The French mountain guide and professional alpinist Benjamin Védrines has set a new speed record on Broad Peak: in just seven hours and 28 minutes he reached the summit of the 8051 meter high mountain from the Godwin-Austen Glacier.
Boarded on July 19 Benjamin Vedrines the twelfth highest eight-thousander in the world for the first time. "Without supplemental oxygen, alone and with a lot of difficulties in the last part of the climb." Ten days later he was then ready for the main goal of the expedition: climbing the mountain as quickly as possible Broad Peaks. He hadn't expected that he would succeed in halving the previous best time of just under 16 hours.
Everything fits together on record day
Benjamin Védrines climbed the speed ascent together with the alpinist Francis Cazzanelli on. They started at midnight on the Godwin-Austen Glacier at 4890 meters. "I went ahead and realized very quickly that this was not a day like any other," says the top French alpinist. "My legs were in great shape, my motivation was unwavering and the conditions were almost perfect."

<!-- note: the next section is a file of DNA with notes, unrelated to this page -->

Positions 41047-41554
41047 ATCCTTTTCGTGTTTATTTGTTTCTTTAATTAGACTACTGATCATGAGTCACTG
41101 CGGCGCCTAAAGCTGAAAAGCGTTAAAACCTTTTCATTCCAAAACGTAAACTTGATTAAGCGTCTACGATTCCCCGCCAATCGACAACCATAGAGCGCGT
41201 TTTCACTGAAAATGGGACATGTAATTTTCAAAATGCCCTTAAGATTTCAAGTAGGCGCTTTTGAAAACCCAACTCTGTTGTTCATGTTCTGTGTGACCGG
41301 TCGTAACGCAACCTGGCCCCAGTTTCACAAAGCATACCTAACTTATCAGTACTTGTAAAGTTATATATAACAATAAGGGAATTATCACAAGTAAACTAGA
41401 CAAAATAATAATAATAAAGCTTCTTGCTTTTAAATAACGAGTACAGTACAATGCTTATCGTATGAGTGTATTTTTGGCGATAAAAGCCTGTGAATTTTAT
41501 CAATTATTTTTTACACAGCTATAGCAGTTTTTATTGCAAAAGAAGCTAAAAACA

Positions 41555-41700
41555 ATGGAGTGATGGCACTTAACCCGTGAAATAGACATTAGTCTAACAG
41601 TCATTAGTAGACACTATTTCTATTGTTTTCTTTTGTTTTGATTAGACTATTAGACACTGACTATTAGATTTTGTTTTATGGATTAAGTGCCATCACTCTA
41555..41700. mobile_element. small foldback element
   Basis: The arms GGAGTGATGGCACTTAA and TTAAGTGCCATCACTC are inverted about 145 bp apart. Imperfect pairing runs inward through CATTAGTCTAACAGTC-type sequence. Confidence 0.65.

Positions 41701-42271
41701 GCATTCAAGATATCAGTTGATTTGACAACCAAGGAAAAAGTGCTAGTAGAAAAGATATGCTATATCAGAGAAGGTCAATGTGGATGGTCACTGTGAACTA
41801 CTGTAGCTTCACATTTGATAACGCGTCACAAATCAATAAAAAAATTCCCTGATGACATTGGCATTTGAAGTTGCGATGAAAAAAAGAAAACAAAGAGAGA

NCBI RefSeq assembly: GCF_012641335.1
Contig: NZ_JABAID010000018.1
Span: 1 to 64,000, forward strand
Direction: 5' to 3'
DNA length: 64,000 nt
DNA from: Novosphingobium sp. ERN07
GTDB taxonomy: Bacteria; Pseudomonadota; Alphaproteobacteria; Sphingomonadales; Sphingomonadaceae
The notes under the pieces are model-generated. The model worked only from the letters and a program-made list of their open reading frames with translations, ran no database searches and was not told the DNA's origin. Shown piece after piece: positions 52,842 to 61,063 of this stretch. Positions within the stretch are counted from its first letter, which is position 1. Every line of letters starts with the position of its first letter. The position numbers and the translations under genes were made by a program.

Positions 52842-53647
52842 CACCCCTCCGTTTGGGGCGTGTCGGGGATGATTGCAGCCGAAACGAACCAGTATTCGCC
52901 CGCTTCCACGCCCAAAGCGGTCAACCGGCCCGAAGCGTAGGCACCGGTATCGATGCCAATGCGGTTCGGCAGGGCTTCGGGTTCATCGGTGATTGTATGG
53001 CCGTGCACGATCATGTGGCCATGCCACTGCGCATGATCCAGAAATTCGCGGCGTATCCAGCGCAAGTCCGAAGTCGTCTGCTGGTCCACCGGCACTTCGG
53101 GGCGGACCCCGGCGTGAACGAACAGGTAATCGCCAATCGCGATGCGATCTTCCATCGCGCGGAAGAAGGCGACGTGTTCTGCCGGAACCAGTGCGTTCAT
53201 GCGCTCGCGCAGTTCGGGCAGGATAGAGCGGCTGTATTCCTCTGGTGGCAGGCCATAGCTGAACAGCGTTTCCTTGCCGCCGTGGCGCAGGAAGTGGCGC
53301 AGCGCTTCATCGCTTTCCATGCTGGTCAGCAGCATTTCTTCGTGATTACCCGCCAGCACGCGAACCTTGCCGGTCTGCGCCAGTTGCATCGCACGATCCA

He enjoyed the whole climb, from the beautiful sunrise to the chats with friends he met along the way. "It was so much easier than the first ascent, everything was fine."
Benjamin Védrines was only unsure about one point, the rate of ascent: "I didn't really know what pace to go. I was afraid of overexerting myself." As he climbs to the top of Broad Peak, his watch ticks at 7 hours and 28 minutes. A new speed record.
Benjamin Védrines crossing the Massif des Écrins
First paragliding flight from Broad Peak
The wind was perfect at the summit. "The ultimate dream for every paraglider," enthuses Benjamin Védrines. "I wasn't sure if what I was experiencing was real. I spread my umbrella out on the snow ten meters below the summit. A little momentum backwards and the screen was over my head."
Being the first in history to launch a paraglider from Broad Peak was a big moment in his life, Védrines said. And as a positive side effect, the alpinist was back at base camp at eight o'clock in time for breakfast.
That might interest you
- World record: Sanu Sherpa has climbed all 14 eight-thousanders twice
- Speed records in alpinism: why, why, why?
- Interview: Professional spin-Nicolas Hojac on role models and speed records
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Credits: Cover picture Benjamin Vedrines